The source linked for this is quite a good one, with an intervention (only to eat within the time frame) that lead to weight loss.
Practice period prolonged fasting (fasting/FMD for 2 periods of 5 days or more)
Follow the above points to reach/maintain a healthy weight and abdominal circumference
I really like the last part, it’s about finding a new diet, not ‘dieting’.
It also triggered me to make some measurements to better assess my progress in body composition (the two scales I have at home are very erratic and give different measures).
Here are some more notes:
The age differences between the best and the worst groups are quite small: Okinawa 81,2 vs USA 76,8 (5%)
And although some cancer levels are much higher in percentages, up to 8 times as many, the number of prostate cancers in the US is still only 28 per 100.000
“If you take 100 centenarians, you get 100 different elixirs of longevity”
Longo argues that the drugs we’re developing are still far away and that diet is, now, the best thing you can do yourself (I can concur)
Stay active, this is the second factor after diet that has a huge influence on longevity
Walk fast for an hour every day
Ride, run, swim 30-40 minutes every other day plus two hours on the weekend
Use your muscles
The FMD could also have positive effects on many diseases. Although things become a bit more speculative here, there is still quite promising evidence and if you (again) compare it to the average diet, I can very much understand how it could help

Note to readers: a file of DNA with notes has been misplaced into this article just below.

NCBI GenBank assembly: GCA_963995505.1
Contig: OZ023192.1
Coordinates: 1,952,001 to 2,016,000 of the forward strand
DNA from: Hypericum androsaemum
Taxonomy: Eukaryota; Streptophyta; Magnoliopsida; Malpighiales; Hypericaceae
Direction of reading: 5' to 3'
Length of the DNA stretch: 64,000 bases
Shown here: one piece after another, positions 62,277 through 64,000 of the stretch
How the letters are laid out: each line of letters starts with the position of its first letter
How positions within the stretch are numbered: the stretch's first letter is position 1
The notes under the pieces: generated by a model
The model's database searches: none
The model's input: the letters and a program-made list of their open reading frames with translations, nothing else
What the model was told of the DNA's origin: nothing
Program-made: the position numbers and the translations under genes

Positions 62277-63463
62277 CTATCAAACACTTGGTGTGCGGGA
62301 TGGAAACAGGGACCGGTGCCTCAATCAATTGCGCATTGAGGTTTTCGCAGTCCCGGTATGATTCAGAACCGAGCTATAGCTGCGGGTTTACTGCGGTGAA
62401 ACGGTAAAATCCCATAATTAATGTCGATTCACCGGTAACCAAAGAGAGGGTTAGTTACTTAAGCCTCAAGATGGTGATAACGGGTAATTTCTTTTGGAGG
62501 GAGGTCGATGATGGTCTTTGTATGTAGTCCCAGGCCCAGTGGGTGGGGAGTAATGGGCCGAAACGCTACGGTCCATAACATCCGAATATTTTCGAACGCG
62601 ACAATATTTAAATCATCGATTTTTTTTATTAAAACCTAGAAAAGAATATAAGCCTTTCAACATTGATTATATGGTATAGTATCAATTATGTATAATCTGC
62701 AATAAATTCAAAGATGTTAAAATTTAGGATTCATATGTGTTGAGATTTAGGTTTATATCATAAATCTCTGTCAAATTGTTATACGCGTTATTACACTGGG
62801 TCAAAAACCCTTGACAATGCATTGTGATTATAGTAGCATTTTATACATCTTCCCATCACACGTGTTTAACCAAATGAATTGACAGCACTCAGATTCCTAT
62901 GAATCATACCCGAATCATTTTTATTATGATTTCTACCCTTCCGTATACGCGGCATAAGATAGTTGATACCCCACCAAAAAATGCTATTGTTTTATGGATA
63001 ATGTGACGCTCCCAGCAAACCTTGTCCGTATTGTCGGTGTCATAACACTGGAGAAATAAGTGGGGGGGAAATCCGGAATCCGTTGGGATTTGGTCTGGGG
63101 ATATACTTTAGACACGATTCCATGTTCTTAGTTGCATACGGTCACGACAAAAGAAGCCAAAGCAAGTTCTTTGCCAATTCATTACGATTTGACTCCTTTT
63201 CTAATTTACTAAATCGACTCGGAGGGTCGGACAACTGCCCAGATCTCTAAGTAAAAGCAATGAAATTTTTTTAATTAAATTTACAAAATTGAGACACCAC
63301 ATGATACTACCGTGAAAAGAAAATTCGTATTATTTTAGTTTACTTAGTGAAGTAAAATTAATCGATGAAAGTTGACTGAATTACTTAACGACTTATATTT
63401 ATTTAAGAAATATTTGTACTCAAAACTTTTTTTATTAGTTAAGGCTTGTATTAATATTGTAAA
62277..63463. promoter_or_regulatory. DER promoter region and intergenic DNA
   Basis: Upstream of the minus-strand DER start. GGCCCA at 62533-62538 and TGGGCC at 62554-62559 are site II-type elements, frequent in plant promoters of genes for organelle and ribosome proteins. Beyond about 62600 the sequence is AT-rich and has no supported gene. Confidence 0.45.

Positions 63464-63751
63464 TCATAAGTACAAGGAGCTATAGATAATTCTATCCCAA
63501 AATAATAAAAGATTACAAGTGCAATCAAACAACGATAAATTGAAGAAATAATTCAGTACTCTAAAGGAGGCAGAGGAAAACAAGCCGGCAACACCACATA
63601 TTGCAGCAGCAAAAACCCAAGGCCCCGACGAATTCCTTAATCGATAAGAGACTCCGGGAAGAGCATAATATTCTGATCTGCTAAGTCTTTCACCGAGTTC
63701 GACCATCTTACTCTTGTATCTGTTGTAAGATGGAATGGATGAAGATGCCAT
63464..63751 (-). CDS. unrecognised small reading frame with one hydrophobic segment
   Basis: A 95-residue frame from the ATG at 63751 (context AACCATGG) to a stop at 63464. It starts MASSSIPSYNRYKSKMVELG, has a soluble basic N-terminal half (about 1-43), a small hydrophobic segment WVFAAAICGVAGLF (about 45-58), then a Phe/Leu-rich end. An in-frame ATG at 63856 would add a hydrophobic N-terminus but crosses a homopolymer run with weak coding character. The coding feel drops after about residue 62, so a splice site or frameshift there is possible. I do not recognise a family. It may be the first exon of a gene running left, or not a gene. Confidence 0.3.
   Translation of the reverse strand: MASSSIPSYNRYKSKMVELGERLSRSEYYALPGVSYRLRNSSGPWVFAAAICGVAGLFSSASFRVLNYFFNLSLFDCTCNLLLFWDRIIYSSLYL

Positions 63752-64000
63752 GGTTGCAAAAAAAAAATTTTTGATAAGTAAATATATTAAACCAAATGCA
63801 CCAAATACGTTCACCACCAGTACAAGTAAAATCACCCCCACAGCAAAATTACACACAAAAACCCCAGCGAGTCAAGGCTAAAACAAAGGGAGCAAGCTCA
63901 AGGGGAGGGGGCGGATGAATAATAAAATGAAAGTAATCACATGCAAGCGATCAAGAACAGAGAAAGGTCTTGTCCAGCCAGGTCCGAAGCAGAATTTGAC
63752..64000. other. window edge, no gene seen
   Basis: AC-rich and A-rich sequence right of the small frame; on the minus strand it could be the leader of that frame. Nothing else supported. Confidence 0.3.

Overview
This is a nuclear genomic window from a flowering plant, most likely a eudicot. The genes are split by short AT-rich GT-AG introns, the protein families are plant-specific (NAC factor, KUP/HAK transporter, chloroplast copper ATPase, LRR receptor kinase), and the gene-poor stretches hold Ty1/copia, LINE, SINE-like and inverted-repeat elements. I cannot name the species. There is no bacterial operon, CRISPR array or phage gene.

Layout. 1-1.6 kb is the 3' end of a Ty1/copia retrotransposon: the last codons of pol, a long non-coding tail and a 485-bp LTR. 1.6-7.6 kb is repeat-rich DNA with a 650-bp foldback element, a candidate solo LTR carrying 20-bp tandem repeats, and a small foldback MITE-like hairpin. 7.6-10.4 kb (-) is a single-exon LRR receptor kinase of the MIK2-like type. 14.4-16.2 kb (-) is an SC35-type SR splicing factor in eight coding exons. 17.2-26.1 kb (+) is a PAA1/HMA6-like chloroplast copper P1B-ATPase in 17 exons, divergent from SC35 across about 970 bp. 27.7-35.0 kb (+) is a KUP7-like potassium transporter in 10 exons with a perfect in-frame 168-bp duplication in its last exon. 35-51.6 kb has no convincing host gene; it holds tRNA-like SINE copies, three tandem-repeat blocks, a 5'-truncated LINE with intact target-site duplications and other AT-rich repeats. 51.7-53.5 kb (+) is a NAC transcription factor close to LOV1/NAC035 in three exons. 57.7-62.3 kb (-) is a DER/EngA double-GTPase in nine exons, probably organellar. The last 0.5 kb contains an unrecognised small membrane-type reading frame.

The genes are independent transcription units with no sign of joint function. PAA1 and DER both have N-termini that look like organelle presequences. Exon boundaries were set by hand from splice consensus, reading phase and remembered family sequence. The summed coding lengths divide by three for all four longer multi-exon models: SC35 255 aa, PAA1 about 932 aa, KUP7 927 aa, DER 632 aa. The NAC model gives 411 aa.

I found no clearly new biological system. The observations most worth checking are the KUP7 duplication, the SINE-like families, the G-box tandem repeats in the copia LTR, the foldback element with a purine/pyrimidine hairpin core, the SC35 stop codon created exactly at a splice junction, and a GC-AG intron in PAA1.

The book ends with an observation about our minds. A positive mindset, a will to live, and more could be very significant factors in longevity. The trouble is that it’s not very well studied and the implementation of results can be quite hard. But keeping close friends and enjoying life should not be underestimated.
As a final note, I wholeheartedly believe in what Longo says and I am confident that more research will confirm many of the things not yet proven. Yet I also think we should pursue medical/drug interventions with all the haste we can. Eventually things will break down, our genes weren’t ‘made’ to have us live forever. So we will have to come up with ways to do this ourselves. The Longevity Diet is a great basis, a well-oiled car, now we need some mechanics to do some repairs (and upgrades) every now and then.
Note: As mentioned above, centenarian research really isn’t that good. New research shows that record-keeping in these areas is bad and the long ages probably based on lies (or statistical flukes).